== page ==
Sat, Jun 02, 2018 - Page 8 News List


Fake news undermining DPP

Former minister of education Wu Maw-kuen (吳茂昆) has just resigned from his post. After he stepped down, Beijing cooked up fake news to discredit him, saying he would be hired by the Presidential Office. The stories were distributed on social media and through texts to the mainstream media in Taiwan, so that they could misinform the electorate and increase people’s bad impression of the Democratic Progressive Party (DPP).

This is clearly a psychological war of public opinion, the likes of which we have seen play out in Taiwan on numerous occasions in the past. The process is that Beijing cooks up some kind of fake news, takes policy details and statistics wildly out of context and then distributes them to certain media outlets, online forums, content farms and social media platforms from where the fake news and manipulated statistics are disseminated.

Meanwhile, online trolls aid and abet the process. Over time, the impression builds up that the government has achieved next to nothing over the past two years.

Yet, if you look objectively at the government’s performance, you can see that the DPP has got the stock market back up to more than 10,000 points, the unemployment rate is falling and great strides have been made in pension reform and long-term care.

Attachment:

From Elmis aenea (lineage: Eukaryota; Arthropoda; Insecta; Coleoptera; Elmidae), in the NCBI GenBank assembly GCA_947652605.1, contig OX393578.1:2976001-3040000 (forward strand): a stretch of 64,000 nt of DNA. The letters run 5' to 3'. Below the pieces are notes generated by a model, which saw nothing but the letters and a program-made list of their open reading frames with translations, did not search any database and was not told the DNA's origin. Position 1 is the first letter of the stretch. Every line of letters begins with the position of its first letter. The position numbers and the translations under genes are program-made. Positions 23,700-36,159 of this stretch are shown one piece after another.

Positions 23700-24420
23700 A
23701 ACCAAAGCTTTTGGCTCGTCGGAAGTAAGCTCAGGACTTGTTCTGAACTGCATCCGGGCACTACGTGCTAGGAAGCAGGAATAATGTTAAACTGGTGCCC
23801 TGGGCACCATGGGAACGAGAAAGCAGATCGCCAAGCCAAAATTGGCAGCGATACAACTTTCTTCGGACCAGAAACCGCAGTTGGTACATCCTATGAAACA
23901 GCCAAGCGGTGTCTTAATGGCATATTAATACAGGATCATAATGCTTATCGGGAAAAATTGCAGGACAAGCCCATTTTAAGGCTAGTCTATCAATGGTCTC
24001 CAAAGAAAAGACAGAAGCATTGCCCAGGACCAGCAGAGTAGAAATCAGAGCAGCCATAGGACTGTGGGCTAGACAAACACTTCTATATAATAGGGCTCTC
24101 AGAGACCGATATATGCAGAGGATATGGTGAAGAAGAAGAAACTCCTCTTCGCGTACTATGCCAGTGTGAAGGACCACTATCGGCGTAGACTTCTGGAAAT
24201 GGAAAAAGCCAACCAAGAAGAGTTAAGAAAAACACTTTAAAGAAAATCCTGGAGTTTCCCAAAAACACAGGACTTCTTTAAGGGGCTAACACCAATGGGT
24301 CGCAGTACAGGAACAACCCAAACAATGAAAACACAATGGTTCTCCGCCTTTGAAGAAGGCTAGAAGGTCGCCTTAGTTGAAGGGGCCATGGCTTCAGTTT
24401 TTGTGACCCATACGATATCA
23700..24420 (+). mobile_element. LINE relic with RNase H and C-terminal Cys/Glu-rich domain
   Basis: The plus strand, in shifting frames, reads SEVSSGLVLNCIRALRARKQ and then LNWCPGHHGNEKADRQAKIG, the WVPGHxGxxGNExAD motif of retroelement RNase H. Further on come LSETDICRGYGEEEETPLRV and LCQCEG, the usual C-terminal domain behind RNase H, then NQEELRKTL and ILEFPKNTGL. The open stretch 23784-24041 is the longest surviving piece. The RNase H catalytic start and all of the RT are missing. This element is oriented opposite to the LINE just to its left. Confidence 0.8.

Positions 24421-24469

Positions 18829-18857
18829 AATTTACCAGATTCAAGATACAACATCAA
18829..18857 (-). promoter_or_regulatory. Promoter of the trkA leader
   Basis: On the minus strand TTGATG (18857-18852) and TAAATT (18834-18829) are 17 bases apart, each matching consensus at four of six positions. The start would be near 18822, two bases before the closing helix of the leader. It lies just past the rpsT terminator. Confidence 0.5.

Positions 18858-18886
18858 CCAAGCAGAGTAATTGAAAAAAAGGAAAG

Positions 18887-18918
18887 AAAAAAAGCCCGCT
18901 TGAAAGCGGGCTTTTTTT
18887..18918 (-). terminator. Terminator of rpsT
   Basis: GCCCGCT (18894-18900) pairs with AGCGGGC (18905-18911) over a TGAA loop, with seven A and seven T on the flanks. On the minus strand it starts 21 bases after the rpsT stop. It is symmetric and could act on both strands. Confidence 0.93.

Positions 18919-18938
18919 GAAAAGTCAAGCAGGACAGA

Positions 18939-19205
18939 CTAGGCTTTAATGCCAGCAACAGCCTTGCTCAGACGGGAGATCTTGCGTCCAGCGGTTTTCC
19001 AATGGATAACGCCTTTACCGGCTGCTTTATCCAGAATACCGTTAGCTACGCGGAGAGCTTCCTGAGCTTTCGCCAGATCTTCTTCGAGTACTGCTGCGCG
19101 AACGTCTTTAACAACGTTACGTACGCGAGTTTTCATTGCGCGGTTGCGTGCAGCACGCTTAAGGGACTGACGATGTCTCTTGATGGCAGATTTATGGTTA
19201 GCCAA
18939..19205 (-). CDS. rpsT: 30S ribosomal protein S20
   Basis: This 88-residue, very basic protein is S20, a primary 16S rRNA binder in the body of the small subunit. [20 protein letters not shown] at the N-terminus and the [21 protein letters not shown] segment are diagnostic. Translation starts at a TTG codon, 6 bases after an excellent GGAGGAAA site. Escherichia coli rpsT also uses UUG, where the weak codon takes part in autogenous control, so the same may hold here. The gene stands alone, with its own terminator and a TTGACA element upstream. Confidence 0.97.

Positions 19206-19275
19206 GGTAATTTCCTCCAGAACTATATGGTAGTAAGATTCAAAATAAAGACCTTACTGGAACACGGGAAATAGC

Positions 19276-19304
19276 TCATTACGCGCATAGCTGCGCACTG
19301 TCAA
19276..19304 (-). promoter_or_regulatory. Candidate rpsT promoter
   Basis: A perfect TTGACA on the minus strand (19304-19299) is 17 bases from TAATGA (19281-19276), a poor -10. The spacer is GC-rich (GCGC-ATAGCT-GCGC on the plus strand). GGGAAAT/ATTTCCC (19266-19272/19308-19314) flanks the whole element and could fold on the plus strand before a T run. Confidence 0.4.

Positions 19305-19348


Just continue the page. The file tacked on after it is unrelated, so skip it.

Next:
On the foreign relations front, Fan Shih-ping (范世平), a political science professor at National Taiwan Normal University, reminds us that Japan changed the name of the Interchange Association, Japan to the Japan-Taiwan Exchange Association; Japanese Prime Minister Shinzo Abe wrote to Taiwan with words of encouragement following the Hualien earthquake; President Tsai Ing-wen (蔡英文) made a historic telephone call to then-US president-elect Donald Trump; the US passed the Taiwan Travel Act and is debating items favorable to Taiwan’s defense in the annual National Defense Authorization Act budget; and high-ranking US officials have visited Taiwan.

These diplomatic successes far outstrip what former president Ma Ying-jeou (馬英九) achieved in his two terms in power.

If the DPP does not do something to deal with the fake news rolled out by certain online media and groups supported by the Chinese Communist Party, public opinion in Taiwan will turn against the governing party.

This, coupled with the manipulation and misinformation peddled about in opinion polls, means the green camp could be hit hard in this year’s elections.

Lin Chien-chih


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